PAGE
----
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Colorism. It’s a word that’s often used but do you know the actual meaning of it and why it has greatly impacted so many people's lives daily? The division of skin color isn’t a new concept, in fact, it’s been around for centuries. The idea that lighter skin is more favorable or “easier on the eye” to the majority, simplifies the definition. Not only is this a concept that many people face in their day to day lives, but it's also something that unfortunately plays a huge part in Hollywood.

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When you ask the average person to list off some black actresses, the most common answers are always predictable. Many will say Yara Shahidi, Zendaya, Lupita Nyong’o, Zoe Saldana, Halle Berry, Viola Davis, or Amanda Steinberg. I want to be clear when mentioning these actresses— they’re extremely talented and hardworking women that dedicated their lives to the art of acting. That itself is commendable and aspiring to many young girls watching around the world. However, there’s something else very noticeable within that group, complexion. It’s almost as if Hollywood picks from the same roster, and sprinkles in a few darker-skinned women. It seems like the same actresses are picked time and time again, often for roles that were intended for darker-skinned black women. 

In fact, there are quite a few examples of lighter-skinned women being picked for roles that were meant to portray historical or important dark-skinned black women. In 2016, the movie Nina was released and faced a lot of backlash because of the casting choice. The movie was supposed to be a biopic of the late great, Nina Simone. Many dark-skinned women auditioned for the role, yet the role was given to the actress Zoe Saldana. To make the situation even more unsettling, they painted Zoe’s skin darker and added prosthetics to her face, to “give” her unambiguous black features that she didn’t have. So not only did Hollywood refuse to give the role to someone more fitting, they had to darken the skin of an actress so she could somewhat resemble Nina Simone. That itself speaks volumes about the colorism issue that’s deeply embedded in Hollywood.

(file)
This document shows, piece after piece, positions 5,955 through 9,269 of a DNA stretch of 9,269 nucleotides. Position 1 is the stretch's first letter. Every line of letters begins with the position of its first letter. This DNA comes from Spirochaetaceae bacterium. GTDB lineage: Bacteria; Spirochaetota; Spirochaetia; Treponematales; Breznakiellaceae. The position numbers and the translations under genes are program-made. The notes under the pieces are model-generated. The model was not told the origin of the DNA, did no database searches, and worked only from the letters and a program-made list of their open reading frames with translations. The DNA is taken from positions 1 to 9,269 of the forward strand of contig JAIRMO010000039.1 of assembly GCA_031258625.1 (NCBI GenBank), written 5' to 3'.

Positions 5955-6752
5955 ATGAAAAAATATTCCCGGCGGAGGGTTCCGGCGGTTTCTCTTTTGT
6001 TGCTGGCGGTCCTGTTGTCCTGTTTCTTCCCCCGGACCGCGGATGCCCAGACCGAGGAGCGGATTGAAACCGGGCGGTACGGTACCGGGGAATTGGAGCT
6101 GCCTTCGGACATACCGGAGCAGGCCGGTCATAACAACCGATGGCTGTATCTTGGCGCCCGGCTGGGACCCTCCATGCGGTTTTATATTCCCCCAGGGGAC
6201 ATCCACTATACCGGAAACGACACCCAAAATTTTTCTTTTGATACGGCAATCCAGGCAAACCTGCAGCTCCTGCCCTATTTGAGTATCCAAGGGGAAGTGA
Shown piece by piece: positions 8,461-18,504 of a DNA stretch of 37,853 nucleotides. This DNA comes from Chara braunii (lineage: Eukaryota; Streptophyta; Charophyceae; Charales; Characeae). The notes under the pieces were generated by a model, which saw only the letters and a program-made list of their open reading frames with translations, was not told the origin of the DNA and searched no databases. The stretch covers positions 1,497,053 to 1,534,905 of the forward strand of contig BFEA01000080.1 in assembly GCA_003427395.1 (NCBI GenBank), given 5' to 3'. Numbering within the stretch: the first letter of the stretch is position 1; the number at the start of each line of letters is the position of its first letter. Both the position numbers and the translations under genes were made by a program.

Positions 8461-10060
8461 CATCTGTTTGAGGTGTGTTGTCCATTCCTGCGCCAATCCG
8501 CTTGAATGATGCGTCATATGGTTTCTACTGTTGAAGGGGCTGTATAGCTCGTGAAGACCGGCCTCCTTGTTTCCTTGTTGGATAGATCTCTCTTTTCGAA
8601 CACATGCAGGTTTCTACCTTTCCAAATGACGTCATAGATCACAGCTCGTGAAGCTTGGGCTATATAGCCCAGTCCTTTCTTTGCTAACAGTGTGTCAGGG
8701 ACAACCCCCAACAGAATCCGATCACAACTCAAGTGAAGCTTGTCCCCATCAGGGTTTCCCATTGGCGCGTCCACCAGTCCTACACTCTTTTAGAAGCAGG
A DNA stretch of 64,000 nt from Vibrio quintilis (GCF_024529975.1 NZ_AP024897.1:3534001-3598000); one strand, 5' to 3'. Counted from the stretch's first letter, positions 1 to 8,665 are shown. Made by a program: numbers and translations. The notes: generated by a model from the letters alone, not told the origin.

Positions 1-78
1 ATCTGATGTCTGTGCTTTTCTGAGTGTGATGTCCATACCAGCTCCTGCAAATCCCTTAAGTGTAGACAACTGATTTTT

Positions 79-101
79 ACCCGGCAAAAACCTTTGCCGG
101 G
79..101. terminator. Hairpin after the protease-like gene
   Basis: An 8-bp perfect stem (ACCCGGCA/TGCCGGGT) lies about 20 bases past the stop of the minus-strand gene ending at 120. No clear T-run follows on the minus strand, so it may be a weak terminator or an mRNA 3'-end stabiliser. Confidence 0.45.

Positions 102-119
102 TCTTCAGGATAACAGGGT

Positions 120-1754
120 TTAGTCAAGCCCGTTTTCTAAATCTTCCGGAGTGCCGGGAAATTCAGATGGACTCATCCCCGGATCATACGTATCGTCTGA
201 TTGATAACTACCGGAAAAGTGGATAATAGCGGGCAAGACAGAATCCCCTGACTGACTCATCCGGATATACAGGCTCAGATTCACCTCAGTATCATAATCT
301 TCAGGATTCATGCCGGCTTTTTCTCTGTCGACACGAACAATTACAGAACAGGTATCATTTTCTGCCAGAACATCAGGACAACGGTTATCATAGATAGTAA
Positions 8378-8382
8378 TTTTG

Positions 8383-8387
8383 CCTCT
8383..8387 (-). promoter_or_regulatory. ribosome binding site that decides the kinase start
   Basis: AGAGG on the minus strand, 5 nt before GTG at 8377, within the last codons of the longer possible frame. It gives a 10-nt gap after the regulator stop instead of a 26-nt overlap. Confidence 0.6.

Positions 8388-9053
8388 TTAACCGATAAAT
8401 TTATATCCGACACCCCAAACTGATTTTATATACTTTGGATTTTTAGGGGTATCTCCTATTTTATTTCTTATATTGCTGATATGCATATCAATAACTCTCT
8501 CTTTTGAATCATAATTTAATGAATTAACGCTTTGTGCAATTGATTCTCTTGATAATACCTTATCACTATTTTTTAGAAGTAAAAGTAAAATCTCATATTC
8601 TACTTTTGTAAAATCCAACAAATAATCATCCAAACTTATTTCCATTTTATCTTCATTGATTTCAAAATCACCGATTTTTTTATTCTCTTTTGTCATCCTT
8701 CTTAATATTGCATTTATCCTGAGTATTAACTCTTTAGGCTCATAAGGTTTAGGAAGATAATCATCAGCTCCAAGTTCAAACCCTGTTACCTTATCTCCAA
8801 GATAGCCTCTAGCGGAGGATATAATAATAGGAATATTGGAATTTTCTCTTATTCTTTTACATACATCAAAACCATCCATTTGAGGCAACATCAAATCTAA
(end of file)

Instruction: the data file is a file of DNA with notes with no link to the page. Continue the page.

When the widely anticipated movie The Hate U Give was released, it was also widely disputed due to the casting choice. On the book, the main character was illustrated as being dark-skinned. However, Hollywood casted Amanda Steinberg for the main role. The illustrator of the novel, The Hate U Give, Debra Cartwright, spoke up about the poor casting choice stating, “I was hoping for a very brown-skinned actress because there's so little opportunities in these big movies for darker-skinned actresses."

People have also spoken out about Halle Berry and Alexandra Shipp being casted as Storm, who was drawn as a dark-skinned superhero. Or the incident when Anika Rose, the voice of Princess Tiana, had to meet with the illustrators working on the film to ask them to darken the complexion of the character due to how light she was originally drawn. 

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In case you’re asking yourself, why does this matter, aren’t they all black? It matters because darker-skinned women don’t get enough positive representation in the film industry. Darker-skinned women aren’t being picked for roles when they’re just as qualified as someone of a lighter complexion. Zendaya bravely spoke out on the issue saying, “I am Hollywood’s acceptable version of a black girl." Her statement rings true to the blatant disregard for diversity in Hollywood. 

I can only hope that the new year brings in new casting agents and that they’re all truly looking for talent and not what’s most “acceptable” to the majority. 

 

Professional and Creative Writing Major. IG: zaireeltayeb
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